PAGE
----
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Evergrande warns of looming cash crunch, spooking investors

Bloomberg September 25 | Updated on September 25, 2020 Published on September 25, 2020

The Evergrande International Hospital inside the Hainan Boao Lecheng International Medical Tourism Pilot Zone in Boao, China   -  Bloomberg

Developer may need to pay $19 billion to investors by January

The world’s most-indebted developer has warned Chinese officials it faces a potential default that could roil the nation’s $50-trillion financial system unless regulators approve the company’s long-delayed stock exchange listing. Shares and bonds fell in volatile trading.

China Evergrande Group mapped out the scenario in an August 24 letter to the Guangdong government seen by Bloomberg, in which the company sought support for a restructuring proposal needed to secure the listing and avert a cash crunch.

Some of Evergrande’s biggest strategic investors have the right to demand their money back if the company fails to win approval for a backdoor listing on the Shenzhen stock exchange by January 31. If investors refuse to extend the deadline, Evergrande will need to repay as much as 130 billion yuan ($19 billion), equivalent to 92 per cent of its cash and cash equivalents.

Backdoor listing plan

Read more about Evergrande’s backdoor listing plan proposed in 2017

That may lead to “cross defaults” in Evergrande’s borrowings from banks, trusts, funds and the bond market, eventually leading to systematic risks for the broader financial system, according to the letter sent to the provincial government of Guangdong, where the company is based.

Also read: The world’s car industry pins hopes on China’s recovery

Calls to the media office of the Guangdong government on Thursday went unanswered.

Evergrande shares posted volatile swings in Hong Kong trading, as investors remain divided on whether it will be able to meet the listing deadline. It fell 4.3 per cent as of 11:47 a.m., reversing earlier gains. Evergrande’s domestic notes due in 2023 fell to a record low of 85.1 yuan, according to prices compiled by Bloomberg. Its seven-year bond halted trading in Shanghai.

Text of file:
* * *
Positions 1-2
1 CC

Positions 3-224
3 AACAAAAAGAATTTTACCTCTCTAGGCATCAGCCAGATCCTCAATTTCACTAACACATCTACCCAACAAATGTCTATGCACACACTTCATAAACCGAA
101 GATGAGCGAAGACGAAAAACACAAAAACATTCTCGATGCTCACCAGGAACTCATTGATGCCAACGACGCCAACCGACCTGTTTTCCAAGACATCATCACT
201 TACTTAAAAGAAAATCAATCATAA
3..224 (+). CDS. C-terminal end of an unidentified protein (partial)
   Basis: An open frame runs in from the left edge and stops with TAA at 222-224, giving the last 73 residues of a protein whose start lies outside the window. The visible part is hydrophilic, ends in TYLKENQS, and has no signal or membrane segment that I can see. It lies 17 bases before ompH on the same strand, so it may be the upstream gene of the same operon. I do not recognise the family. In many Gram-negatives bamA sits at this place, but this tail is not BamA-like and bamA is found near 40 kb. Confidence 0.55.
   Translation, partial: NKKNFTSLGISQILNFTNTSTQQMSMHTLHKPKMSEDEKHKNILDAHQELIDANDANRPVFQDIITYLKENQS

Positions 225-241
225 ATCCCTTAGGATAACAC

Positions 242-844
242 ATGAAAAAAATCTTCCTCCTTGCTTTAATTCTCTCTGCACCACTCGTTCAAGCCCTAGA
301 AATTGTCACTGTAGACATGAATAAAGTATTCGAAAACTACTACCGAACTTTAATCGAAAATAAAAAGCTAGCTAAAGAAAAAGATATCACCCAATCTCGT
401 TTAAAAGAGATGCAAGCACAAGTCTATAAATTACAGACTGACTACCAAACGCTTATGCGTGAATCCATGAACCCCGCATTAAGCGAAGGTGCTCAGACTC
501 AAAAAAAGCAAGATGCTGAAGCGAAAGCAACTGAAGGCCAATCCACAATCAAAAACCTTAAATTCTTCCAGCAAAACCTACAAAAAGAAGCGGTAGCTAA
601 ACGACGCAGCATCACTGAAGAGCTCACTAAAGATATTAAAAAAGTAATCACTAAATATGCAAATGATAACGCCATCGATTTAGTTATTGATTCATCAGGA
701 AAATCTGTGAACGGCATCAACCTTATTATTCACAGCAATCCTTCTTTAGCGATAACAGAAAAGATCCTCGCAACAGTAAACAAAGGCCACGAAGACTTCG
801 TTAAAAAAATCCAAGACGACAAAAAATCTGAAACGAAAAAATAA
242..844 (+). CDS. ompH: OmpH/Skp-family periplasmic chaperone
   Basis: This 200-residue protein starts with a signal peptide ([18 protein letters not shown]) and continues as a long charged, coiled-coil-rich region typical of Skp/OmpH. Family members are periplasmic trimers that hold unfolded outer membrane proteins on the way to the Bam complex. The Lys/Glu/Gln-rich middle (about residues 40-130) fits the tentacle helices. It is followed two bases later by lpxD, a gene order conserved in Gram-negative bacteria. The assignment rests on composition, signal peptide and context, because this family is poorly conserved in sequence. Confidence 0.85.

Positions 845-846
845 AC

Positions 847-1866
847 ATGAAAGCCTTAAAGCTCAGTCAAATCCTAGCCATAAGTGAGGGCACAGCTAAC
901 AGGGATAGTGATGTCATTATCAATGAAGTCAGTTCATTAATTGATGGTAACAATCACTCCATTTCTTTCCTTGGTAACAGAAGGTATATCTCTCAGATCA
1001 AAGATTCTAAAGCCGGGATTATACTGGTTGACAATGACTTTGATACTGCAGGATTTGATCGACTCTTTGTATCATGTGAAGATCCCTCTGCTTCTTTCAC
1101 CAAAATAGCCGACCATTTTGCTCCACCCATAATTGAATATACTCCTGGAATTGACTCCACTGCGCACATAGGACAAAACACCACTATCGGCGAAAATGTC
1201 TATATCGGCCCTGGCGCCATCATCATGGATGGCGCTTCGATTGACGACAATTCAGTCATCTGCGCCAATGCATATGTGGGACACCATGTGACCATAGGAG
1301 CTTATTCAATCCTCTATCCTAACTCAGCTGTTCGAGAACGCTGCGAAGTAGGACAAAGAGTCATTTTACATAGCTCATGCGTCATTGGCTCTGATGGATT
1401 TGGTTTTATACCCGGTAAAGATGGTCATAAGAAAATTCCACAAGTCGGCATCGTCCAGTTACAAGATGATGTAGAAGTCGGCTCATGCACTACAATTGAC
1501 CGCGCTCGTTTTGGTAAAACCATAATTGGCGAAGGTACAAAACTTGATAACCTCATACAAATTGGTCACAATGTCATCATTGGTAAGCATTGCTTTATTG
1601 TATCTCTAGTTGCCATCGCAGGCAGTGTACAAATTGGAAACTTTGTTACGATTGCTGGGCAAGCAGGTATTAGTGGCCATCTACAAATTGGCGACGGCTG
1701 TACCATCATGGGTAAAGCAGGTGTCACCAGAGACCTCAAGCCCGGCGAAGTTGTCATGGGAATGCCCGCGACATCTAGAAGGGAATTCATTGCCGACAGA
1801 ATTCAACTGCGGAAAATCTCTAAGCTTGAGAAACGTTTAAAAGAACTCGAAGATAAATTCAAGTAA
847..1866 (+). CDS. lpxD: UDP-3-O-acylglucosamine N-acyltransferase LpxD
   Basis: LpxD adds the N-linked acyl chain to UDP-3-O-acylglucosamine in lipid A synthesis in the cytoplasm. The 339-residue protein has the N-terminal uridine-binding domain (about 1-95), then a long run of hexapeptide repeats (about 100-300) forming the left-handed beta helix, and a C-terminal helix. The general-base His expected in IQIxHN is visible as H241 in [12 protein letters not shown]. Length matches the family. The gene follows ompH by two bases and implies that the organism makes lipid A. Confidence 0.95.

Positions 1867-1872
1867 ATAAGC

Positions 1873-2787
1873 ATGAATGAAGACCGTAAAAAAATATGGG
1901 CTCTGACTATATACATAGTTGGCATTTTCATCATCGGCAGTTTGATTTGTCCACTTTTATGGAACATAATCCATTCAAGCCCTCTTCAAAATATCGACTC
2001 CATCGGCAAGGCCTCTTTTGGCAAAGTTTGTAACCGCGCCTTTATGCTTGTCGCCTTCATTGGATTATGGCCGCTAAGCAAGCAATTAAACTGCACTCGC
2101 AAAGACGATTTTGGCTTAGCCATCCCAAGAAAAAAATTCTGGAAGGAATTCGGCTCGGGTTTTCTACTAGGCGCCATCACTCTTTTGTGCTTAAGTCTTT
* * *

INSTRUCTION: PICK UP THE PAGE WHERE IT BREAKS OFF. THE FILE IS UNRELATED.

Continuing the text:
Asset restructuring plans

Evergrande said in a statement that online social media posts about its asset restructuring plans are “made up” without specifying details.

“The relevant documents and pictures are fabricated and are pure defamation, causing serious damage to the company’s reputation,” Evergrande said in the statement. “The company strongly condemns such acts and has reported the case to the public security authorities. The company will take all legal actions to protect the legitimate rights and interests of the company.”

It added that the firm generated 400 billion yuan of cash inflows from project sales in the first eight months and maintains healthy operations. It didn’t address questions on whether it sought help from the government.

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S&P Global cut its outlook on Evergrande’s B+ credit rating to negative from stable on Thursday.

“We believe China Evergrande Group’s liquidity is weakening amid the continual increase in short-term debt obligations and potential repayment of a portion of its China domestic ‘A-share’ strategic investments in January 2021,” S&P said.

Still, the ratings company downplayed the risk of a liquidity crunch, noting that Evergrande is trying to convince strategic investors to stay put and is an “asset-rich” company with multiple fundraising channels. Evergrande’s sales will likely remain steady in 2020, S&P said.

Chinese policy makers have a long history of supporting systemically important companies to maintain financial stability. While the government has sought to instill more market discipline and reduce moral hazard in recent years, authorities bailed out several troubled regional lenders in 2019 and have helped engineer at least six bank mergers since May.

Property Bellwether

Evergrande is viewed by investors as a bellwether for China’s highly leveraged property sector. The company’s total debt edged up 4 per cent to 835 billion yuan at the end of June, compared with 800 billion yuan at the end of 2019. Net debt swelled to a record 631 billion yuan on a weaker cash buffer, Bloomberg calculations show.

Evergrande in August reiterated an aggressive deleveraging target — cutting borrowings by about 150 billion yuan each year from 2020 to 2022, or about half its current debt load. But so far it’s fallen short of the pledge.

The company has since launched a nationwide sales blitz to recoup cash, raised $3 billion by selling a stake in its service arm and reduced spending on land purchases. It expects total investment on electric vehicles to be 29 billion yuan, lower than 45 billion yuan planned earlier.

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Published on September 25, 2020
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